// since hardware type of Value is byte and may be equal to 3, 4, ...255
function TExtBoolean.IsNull: boolean; 
begin
  Result := not Self.Defined
end;

class operator TExtBoolean.And( Value1, Value2: TExtBoolean ): TExtBoolean; 
begin
  if Value1.IsNull or Value2.IsNull
     then Result.Value := eb.Undefined
     else Result := boolean(Value1) and boolean(Value2);
// Or, sacrificing readability and safety for the sake of speed
// and removing duplicate IsNull checks
//   else Result := (Value1.Value = ebTrue) and (Value2.Value = ebTrue);
end;

class operator TExtBoolean.LogicalAnd( Value1, TExtBoolean; Value2: boolean):  TExtBoolean;
begin
  Result := Value2 and Value1;
end;

class operator TExtBoolean.LogicalAnd( Value1: boolean; Value2: TExtBoolean ):   TExtBoolean; 
begin
  if Value2.IsNull
     then Result := Value2
     else Result := Value1 and (Value2.Value = ebTrue);
// or if to accept a duplicate redundant check for readability sake
//   and to avert potential later erros (refactoring, you may accidentally remove the check above)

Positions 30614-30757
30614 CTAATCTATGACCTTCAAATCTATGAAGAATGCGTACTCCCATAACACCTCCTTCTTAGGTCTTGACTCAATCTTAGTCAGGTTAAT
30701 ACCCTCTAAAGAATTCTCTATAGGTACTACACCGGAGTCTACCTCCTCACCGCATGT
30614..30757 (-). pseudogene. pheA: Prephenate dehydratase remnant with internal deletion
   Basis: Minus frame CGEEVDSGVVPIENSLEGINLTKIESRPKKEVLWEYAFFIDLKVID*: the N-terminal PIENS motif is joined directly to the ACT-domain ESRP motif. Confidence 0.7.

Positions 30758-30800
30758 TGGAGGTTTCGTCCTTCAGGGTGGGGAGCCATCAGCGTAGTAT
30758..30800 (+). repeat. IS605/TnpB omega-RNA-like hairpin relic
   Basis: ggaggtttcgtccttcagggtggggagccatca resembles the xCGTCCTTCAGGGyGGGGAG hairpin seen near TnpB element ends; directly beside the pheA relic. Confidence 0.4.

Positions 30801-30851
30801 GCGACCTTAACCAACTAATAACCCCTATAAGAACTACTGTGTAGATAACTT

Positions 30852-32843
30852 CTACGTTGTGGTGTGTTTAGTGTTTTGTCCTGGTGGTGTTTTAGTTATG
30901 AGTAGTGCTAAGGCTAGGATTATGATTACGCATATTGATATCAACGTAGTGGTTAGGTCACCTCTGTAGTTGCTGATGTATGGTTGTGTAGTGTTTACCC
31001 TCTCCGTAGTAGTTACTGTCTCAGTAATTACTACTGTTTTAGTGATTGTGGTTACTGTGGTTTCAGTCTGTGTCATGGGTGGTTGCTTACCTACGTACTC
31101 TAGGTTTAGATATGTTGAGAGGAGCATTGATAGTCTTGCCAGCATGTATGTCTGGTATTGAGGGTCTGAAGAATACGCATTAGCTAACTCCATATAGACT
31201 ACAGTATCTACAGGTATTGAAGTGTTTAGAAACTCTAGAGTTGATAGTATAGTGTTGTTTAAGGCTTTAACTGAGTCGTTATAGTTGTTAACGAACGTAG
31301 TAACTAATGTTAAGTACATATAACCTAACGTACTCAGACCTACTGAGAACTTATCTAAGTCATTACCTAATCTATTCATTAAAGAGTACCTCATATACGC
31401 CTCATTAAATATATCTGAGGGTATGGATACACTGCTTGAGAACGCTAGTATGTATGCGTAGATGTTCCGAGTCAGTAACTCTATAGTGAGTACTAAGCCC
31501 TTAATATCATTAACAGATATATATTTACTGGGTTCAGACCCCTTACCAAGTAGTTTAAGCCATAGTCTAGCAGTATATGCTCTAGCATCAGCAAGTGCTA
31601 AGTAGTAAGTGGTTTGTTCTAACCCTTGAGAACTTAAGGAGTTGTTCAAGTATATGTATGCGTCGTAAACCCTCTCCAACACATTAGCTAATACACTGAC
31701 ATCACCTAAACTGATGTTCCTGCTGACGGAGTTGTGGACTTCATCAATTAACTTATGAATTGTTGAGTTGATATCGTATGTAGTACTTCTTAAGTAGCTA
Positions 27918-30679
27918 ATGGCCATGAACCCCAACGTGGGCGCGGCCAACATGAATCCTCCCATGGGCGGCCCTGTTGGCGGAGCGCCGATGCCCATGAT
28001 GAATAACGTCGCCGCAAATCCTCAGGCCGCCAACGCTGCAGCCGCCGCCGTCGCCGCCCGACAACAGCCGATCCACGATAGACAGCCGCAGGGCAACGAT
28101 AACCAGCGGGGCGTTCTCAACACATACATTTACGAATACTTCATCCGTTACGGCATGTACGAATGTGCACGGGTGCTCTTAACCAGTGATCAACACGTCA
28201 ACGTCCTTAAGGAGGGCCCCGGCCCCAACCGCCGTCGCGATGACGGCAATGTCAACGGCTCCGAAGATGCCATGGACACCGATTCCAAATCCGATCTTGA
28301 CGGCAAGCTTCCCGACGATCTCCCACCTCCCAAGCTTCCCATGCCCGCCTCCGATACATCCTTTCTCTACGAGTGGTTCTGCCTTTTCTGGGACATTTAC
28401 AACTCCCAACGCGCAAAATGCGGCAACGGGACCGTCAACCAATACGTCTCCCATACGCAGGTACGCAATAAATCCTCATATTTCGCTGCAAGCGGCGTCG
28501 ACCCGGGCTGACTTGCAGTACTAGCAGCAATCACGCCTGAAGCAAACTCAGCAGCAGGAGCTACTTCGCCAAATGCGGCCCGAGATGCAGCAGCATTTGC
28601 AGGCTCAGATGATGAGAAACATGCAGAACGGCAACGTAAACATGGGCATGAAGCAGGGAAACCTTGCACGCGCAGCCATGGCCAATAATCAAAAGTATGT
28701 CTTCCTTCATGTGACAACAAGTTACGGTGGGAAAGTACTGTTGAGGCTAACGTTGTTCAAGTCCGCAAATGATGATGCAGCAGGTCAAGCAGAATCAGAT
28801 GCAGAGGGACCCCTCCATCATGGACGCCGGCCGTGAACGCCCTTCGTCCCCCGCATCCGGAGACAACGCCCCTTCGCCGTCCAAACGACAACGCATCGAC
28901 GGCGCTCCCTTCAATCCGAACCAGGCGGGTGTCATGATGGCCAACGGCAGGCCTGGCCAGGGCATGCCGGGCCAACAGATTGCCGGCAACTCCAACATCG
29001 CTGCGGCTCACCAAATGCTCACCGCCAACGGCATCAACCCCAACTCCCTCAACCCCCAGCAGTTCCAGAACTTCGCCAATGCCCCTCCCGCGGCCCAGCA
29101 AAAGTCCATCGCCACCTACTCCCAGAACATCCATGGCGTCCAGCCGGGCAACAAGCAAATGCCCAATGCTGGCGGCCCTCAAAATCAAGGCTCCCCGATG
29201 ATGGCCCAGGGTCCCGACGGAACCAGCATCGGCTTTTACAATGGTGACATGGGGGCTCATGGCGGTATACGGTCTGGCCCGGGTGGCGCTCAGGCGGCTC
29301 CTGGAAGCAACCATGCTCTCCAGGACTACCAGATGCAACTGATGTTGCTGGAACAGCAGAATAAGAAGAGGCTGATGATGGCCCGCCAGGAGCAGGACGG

//    else Result := Value1 and boolean (Value2);
end;

etc

PS. The check for being unspecified above is intentionally made pessimistic, tending to err on bad side. It is the defense against non-initialized variables and possible future changes, adding more states than three. While thise might seems to be over-protecting, at least Delphi XE2 is agreeing with mee: see the warning in a similar case:

program Project20;  {$APPTYPE CONSOLE}
uses System.SysUtils;

type enum = (e1, e2, e3);
var e: enum;

function name( e: enum ): char;
begin
  case e of
    e1: Result := 'A';
    e2: Result := 'B';
    e3: Result := 'C';
  end;
end;

// [DCC Warning] Project20.dpr: W1035 Return value of function 'name' might be undefined

begin
  for e := e1 to e3
      do Writeln(name(e));
  ReadLn;
end.
share|improve this answer
    
With elegance I mean easy to use. The more elegant the implementation, the better. CPU-efficiency is not (that) important for me. –  yonojoy Oct 23 '13 at 8:51
    
Thank you very much for your answer. Both answers are very similar. I accepted the other answer, because I only can accept one and the other code example is a little bit cleaner IMO. –  yonojoy Oct 24 '13 at 8:15